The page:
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Orlando Sentinel

Police Reach Out To Hispanics; Spanish-Language Class Explains Job Of Law Enforcement

By Walter Pacheco, Sentinel Staff Writer

April 24, 2003
Copyright © 2003
Orlando Sentinel. All rights reserved. 

The Police Department might not be everyone's idea of the coolest place to be, but Gabriel Diaz will spend the next 14 weeks chatting and riding with police officers as one of the newest recruits of the Orlando Police Department's first Hispanic Citizen Police Academy.

"I think this is a great way to learn about the Police Department, but also learn how to protect my family," said Diaz, a 37-year-old native of Puerto Rico.

The department launched the 14-week, all Spanish-language program April 16 to increase awareness in the Hispanic community.

Classes are from 6:30 to 9:30 p.m. Tuesdays at the department building at 100 S. Hughey Ave.

Police officers will guide the 25-plus residents who registered for the course through several of the department's divisions such as the drug, homicide, gang and training units; criminal investigations, SWAT teams and hostage negotiations.

However, Orlando's Spanish-language civil academy is not the first of its kind in Central Florida. In 2002, the Kissimmee department launched its own Hispanic civil academy. Police officers said Orlando's burgeoning Hispanic community made the new program necessary.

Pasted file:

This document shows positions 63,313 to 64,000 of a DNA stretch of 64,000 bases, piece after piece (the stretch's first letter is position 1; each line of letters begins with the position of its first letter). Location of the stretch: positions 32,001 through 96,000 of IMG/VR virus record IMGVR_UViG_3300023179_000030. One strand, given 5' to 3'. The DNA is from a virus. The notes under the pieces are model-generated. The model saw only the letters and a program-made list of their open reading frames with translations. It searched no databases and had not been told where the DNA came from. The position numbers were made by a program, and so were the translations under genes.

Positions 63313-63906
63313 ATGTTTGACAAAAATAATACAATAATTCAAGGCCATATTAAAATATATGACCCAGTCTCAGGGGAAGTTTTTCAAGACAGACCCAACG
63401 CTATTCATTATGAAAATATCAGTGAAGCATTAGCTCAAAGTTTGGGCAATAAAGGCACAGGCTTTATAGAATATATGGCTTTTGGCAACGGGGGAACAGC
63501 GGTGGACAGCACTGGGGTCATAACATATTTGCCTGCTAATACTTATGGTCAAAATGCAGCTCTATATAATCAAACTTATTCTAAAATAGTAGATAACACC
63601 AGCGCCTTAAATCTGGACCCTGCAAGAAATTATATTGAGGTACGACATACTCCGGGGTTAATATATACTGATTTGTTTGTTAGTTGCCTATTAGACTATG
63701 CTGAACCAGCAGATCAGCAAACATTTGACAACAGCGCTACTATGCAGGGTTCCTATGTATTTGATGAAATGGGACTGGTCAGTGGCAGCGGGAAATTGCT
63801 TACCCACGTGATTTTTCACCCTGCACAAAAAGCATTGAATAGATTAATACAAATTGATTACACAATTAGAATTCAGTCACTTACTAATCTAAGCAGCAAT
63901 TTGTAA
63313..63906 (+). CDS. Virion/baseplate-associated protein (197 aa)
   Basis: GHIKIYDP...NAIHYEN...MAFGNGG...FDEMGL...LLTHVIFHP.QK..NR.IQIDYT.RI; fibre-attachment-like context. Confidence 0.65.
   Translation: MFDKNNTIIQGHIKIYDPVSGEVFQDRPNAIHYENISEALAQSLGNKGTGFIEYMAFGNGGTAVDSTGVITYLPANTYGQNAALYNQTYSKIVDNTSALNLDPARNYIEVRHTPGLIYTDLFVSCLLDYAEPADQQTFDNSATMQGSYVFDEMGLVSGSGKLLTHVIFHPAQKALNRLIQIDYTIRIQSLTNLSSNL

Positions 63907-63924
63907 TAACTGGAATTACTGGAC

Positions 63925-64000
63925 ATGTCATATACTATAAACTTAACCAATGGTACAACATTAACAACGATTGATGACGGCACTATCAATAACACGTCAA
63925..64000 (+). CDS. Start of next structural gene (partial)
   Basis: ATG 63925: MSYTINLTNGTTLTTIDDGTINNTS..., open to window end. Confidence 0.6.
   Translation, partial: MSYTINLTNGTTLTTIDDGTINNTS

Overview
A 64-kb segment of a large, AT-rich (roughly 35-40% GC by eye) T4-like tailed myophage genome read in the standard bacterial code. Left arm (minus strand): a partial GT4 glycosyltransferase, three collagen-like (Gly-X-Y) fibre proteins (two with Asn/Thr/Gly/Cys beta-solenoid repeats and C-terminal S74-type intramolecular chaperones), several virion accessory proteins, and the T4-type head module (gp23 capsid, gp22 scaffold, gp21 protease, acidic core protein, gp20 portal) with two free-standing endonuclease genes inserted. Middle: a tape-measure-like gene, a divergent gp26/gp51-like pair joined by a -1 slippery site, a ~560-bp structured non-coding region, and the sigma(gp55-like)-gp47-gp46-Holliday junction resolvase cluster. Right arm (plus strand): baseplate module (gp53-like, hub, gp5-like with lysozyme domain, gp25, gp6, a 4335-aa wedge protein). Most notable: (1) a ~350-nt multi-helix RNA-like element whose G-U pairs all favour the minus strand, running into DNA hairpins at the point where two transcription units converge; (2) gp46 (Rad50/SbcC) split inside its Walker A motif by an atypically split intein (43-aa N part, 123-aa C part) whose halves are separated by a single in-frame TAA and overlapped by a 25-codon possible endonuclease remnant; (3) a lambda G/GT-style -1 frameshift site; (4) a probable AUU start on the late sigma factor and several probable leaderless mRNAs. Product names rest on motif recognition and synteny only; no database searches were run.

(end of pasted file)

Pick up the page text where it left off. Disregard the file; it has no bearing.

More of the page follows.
"When I first came to Orlando, there were few Hispanics, and even fewer in the department," said Reinaldo Rivero, the Cuban-born assistant police chief. "Now, we have 85 Hispanic police officers. This is a great way for residents to see how we do our job."

More than 18 percent of Orlando's population is Hispanic, and many who recently settled in Orlando are unfamiliar with the Police Department.

"Many Hispanic residents don't know who to call or what to do in case of emergency. I think it's great that the Police Department is educating them," said Gabi Ortigoni, a spokesperson with the Puerto Rico Federal Affairs Administration in Orlando.

Recently, Ortigoni and the city helped organize a Neighborhood Watch meeting for the Hispanic community in the Engelwood area.

"People are very interested in protecting their neighborhoods and helping police officers better patrol the area," Ortigoni said.

Although safety plays a major part in joining the civil academy, some students such as Luis Mercedes, registered as a refresher course to prepare him for the police academy.

"This Spanish-language class will really help me to understand the officer's day-to-day duties. I was a forensic police officer in Puerto Rico for 12 years, and I'm taking English classes now, so I can enroll in the police academy," Mercedes said.

Although Police Chief Michael McCoy does not speak Spanish, he told the Hispanic residents how excited he is to offer the class.

"It's up to us to reach out to the community and have the community reach back," McCoy said. "We'll learn from each other and how we can do our jobs better."

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